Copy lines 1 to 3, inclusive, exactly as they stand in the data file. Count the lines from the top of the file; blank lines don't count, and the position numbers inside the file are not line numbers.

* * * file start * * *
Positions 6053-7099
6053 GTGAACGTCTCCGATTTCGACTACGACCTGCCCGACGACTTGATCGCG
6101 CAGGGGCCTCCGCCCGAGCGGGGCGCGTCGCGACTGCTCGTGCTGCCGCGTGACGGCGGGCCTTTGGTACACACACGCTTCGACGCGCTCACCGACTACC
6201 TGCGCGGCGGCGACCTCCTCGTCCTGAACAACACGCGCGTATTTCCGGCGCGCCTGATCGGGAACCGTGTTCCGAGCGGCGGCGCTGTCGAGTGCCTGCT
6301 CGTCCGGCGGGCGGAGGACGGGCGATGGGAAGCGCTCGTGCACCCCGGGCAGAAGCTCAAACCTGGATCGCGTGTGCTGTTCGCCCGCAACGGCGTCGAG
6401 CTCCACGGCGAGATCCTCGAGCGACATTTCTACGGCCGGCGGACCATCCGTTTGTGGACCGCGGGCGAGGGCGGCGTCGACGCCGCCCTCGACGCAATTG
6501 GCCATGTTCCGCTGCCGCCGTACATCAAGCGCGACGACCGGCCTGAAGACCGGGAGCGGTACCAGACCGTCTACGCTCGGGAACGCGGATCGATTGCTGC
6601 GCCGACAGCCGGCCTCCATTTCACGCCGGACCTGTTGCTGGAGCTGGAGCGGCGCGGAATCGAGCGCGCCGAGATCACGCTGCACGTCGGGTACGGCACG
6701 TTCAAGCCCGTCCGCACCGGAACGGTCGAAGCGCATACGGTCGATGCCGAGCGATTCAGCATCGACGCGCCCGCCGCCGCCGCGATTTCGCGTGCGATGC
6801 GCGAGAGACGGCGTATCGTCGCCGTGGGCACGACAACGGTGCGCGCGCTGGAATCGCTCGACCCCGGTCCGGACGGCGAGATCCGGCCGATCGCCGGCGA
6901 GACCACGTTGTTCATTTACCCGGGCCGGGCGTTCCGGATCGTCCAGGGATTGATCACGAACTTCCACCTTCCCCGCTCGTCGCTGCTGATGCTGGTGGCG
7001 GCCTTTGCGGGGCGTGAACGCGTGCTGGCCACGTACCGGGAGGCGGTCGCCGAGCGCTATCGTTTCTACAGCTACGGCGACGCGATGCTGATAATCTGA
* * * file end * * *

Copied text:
Positions 6053-7099
6053 GTGAACGTCTCCGATTTCGACTACGACCTGCCCGACGACTTGATCGCG
6101 CAGGGGCCTCCGCCCGAGCGGGGCGCGTCGCGACTGCTCGTGCTGCCGCGTGACGGCGGGCCTTTGGTACACACACGCTTCGACGCGCTCACCGACTACC